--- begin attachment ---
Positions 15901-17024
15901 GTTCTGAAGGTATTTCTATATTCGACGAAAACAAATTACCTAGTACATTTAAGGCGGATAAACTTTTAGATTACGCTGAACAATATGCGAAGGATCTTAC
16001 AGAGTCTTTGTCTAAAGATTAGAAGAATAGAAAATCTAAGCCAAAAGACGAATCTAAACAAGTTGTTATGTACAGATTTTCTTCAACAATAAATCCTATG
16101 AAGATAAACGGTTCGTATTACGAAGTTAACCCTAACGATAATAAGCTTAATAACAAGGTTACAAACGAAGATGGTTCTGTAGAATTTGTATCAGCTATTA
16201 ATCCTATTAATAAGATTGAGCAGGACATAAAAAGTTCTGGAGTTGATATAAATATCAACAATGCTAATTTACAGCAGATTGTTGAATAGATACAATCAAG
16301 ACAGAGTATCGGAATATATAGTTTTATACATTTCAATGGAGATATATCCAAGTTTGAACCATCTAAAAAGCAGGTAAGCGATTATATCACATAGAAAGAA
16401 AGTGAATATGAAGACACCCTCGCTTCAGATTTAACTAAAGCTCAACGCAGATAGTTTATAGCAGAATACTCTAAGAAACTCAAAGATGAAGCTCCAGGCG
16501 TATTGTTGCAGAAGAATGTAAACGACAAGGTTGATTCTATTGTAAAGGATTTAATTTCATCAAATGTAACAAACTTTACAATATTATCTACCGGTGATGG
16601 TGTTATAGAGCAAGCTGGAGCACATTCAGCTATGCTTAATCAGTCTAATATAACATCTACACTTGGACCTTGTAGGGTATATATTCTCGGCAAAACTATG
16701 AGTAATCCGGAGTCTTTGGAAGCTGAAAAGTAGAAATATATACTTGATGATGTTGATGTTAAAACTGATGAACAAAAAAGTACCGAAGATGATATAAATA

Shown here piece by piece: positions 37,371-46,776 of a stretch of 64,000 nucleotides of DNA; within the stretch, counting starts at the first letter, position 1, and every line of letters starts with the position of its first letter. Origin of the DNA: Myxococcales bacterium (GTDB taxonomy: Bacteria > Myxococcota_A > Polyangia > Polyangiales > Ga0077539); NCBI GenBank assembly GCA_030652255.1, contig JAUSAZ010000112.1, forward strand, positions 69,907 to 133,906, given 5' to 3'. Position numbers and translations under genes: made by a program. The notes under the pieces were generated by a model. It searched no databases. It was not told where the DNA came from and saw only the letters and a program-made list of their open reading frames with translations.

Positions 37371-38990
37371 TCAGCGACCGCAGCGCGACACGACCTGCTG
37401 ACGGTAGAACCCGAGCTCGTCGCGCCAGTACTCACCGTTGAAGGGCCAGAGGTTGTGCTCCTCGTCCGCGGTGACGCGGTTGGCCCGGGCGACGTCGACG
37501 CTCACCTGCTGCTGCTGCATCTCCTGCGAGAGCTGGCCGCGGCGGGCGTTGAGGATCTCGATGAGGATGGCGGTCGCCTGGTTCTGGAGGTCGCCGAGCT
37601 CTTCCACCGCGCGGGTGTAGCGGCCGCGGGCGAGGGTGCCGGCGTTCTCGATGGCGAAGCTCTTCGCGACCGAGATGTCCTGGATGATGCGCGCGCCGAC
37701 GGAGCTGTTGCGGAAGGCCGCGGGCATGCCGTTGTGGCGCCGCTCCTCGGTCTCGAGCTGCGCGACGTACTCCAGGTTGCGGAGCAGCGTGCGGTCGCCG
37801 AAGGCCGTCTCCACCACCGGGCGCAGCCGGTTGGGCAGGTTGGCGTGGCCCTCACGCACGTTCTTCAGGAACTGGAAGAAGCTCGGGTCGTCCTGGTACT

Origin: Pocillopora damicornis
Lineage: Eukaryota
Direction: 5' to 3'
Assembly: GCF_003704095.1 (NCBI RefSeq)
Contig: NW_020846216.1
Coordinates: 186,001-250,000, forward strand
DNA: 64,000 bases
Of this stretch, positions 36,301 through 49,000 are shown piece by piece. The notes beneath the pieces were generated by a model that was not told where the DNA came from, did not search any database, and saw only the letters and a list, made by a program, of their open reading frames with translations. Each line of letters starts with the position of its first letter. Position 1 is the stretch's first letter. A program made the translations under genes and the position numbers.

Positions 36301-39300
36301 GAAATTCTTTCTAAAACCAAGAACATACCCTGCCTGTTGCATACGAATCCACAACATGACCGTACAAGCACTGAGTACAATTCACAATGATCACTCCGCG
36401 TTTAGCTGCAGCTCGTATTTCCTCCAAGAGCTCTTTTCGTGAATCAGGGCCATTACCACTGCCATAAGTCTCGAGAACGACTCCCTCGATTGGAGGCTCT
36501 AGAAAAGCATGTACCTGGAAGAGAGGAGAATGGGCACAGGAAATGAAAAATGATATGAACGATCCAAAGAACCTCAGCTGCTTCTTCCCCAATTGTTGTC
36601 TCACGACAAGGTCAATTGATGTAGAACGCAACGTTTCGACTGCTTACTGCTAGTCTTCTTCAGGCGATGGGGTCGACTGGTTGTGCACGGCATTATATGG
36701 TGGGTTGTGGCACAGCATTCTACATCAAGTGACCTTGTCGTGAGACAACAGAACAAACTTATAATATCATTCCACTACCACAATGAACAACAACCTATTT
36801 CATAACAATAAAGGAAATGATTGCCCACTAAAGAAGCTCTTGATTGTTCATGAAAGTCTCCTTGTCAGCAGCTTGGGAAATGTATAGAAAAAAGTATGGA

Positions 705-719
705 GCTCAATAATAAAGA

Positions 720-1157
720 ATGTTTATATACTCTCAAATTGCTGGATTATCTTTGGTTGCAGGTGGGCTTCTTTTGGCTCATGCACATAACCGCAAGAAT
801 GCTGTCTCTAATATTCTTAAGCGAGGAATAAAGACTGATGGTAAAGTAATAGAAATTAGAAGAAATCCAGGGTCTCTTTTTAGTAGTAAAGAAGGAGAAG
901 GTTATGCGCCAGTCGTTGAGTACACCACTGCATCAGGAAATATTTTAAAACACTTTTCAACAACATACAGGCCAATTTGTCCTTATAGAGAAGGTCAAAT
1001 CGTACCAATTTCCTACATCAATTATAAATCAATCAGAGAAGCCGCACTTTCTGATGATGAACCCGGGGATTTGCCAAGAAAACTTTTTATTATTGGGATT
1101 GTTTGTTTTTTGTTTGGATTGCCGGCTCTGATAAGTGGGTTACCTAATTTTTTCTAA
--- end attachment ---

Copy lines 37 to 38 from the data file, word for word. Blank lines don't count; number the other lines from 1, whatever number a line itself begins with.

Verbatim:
720 ATGTTTATATACTCTCAAATTGCTGGATTATCTTTGGTTGCAGGTGGGCTTCTTTTGGCTCATGCACATAACCGCAAGAAT
801 GCTGTCTCTAATATTCTTAAGCGAGGAATAAAGACTGATGGTAAAGTAATAGAAATTAGAAGAAATCCAGGGTCTCTTTTTAGTAGTAAAGAAGGAGAAG